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April 19th, 2010
04:19 PM ET

Indoor tanning linked to addictive behaviors

By Georgiann Caruso
CNN Medical Associate Producer

Indoor tanning among U.S. college students is linked to addiction, anxiety and substance use, according to a study released today.

Researchers polled more than 400 undergraduates ages 18 to 25 in the northeastern U.S, almost half of whom said they used tanning beds. The researchers, using language similar to screening quizzes for alcohol and substance abuse, asked the respondents about their indoor tanning as well as their use of alcohol and other substances. They found that people who tanned also tended to use alcohol and marijuana; they were also more likely to experience symptoms of anxiety. The authors noted that "repeated exposure to UV light” may have results similar to those often cited by substance abusers: relaxation, increased socialization and improved moods.

They suggested more study of a short anxiety and depression screening for those who participate in indoor tanning.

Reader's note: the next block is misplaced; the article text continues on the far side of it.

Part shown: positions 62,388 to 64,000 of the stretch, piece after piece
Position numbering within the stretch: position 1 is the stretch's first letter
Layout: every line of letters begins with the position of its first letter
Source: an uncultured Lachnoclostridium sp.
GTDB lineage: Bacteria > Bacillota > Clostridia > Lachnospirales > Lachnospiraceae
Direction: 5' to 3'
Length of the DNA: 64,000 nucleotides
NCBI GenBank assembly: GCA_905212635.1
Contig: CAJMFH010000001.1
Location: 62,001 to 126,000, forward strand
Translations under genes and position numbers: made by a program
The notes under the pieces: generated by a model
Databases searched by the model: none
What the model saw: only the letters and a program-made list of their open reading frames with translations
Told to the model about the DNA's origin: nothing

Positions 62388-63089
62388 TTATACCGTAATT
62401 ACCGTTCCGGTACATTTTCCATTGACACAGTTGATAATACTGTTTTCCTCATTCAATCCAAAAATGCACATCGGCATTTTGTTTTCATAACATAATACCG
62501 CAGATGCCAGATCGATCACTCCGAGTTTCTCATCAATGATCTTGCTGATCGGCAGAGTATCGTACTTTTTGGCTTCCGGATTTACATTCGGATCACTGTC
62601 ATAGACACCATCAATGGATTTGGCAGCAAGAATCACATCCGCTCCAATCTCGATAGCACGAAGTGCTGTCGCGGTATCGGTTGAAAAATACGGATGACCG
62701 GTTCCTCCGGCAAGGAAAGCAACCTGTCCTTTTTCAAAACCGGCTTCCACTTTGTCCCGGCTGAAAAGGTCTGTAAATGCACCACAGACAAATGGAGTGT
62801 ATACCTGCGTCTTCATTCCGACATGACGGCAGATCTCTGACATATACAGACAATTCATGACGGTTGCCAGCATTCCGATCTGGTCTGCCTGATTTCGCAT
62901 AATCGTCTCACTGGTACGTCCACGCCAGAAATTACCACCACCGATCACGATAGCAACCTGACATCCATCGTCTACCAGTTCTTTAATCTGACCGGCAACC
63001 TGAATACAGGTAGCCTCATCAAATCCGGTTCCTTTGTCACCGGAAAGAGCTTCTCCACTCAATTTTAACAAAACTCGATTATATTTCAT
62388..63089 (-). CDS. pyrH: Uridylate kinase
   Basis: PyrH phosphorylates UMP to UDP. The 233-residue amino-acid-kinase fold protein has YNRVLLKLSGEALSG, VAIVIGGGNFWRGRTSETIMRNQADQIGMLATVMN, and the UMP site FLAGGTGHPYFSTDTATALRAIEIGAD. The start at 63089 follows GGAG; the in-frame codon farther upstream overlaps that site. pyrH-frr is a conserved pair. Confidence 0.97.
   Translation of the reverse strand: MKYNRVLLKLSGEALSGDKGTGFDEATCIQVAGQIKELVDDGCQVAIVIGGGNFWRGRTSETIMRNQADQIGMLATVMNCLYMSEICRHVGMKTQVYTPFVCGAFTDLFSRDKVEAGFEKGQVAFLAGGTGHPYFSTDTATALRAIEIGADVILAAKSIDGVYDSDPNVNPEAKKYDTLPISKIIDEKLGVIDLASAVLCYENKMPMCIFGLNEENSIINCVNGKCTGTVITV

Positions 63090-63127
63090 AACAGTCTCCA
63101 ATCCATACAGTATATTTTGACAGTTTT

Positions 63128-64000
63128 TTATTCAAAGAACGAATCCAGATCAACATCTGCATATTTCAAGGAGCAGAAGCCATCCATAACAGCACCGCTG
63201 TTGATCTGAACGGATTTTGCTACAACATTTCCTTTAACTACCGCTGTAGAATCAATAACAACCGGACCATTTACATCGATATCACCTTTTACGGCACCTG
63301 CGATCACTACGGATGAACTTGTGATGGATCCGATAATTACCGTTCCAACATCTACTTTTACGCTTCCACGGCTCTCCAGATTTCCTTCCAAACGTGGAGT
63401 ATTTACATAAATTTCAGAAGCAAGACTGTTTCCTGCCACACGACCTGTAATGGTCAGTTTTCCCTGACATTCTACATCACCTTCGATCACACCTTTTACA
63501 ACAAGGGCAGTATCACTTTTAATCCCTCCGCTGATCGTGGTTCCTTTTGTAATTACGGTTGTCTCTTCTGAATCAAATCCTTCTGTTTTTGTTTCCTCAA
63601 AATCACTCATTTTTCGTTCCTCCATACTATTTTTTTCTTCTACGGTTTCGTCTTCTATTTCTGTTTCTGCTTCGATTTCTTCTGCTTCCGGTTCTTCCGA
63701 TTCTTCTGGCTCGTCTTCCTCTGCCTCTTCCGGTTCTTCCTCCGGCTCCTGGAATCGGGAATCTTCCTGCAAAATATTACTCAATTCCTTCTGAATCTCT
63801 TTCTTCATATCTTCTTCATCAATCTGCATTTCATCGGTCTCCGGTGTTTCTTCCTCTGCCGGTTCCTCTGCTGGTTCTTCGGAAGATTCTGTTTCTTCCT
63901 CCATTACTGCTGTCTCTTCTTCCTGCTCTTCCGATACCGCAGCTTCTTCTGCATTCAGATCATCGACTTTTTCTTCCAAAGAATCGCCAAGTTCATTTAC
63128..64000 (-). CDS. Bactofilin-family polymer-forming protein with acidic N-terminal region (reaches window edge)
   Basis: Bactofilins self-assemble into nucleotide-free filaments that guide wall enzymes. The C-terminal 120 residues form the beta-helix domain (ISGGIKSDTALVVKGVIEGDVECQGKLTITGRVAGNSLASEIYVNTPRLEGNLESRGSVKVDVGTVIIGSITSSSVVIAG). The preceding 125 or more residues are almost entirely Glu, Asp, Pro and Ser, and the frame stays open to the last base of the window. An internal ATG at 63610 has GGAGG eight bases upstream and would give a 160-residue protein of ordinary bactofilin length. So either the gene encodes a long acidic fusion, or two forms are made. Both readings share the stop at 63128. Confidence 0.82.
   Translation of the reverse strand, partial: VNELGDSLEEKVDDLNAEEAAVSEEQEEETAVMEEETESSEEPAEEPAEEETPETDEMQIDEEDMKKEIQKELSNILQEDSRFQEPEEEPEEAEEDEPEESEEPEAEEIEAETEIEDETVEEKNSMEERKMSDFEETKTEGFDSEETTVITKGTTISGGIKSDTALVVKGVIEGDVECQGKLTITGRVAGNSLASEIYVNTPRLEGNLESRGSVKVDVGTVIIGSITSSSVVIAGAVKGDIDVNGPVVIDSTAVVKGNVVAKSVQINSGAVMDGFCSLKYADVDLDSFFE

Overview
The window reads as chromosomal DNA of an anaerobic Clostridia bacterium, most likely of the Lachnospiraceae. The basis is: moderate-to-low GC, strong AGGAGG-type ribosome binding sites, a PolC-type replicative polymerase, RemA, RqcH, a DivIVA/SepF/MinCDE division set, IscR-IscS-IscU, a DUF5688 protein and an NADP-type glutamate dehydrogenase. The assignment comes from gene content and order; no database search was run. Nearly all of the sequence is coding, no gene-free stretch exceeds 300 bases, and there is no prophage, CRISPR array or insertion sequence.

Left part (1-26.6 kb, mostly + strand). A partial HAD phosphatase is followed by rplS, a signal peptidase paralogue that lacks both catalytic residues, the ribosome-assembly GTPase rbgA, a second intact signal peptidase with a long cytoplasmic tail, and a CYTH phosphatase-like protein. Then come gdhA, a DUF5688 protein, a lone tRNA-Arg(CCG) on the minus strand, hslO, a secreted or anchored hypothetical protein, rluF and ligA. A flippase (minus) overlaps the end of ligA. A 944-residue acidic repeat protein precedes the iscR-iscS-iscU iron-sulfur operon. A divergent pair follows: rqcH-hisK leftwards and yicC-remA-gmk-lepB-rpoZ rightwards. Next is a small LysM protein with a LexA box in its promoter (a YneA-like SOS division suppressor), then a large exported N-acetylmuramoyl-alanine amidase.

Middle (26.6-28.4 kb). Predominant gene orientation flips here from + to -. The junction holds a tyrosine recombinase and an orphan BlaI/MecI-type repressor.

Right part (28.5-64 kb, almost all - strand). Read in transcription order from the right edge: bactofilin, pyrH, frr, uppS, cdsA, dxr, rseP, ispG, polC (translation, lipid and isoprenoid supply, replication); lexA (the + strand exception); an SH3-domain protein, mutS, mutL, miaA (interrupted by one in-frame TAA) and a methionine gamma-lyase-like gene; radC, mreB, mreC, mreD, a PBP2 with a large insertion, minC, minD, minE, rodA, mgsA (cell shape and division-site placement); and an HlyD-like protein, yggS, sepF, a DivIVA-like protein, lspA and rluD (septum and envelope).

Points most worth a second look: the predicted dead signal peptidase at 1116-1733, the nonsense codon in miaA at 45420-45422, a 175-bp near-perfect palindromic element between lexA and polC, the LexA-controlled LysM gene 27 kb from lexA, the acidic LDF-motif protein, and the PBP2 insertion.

“Treating an underlying mood disorder may be a necessary step in reducing skin cancer risk among those who frequently tan indoors," the authors wrote.

Dr. Darrell Rigel, past president of the American Academy of Dermatology and now clinical professor of dermatology at New York University, agreed. “We haven't convinced people in theory that 100 percent of people should be wearing sunscreen and 0 percent of people should be going to tanning beds. …Maybe the reason our current strategy is not working is because tanning is an addictive behavior. If that's true, then we have to attack the public's perception of this just like we would attack alcoholism and drug use. We have to bring in behavioral scientists who are addiction experts to come up with a better plan to deal with this issue.”

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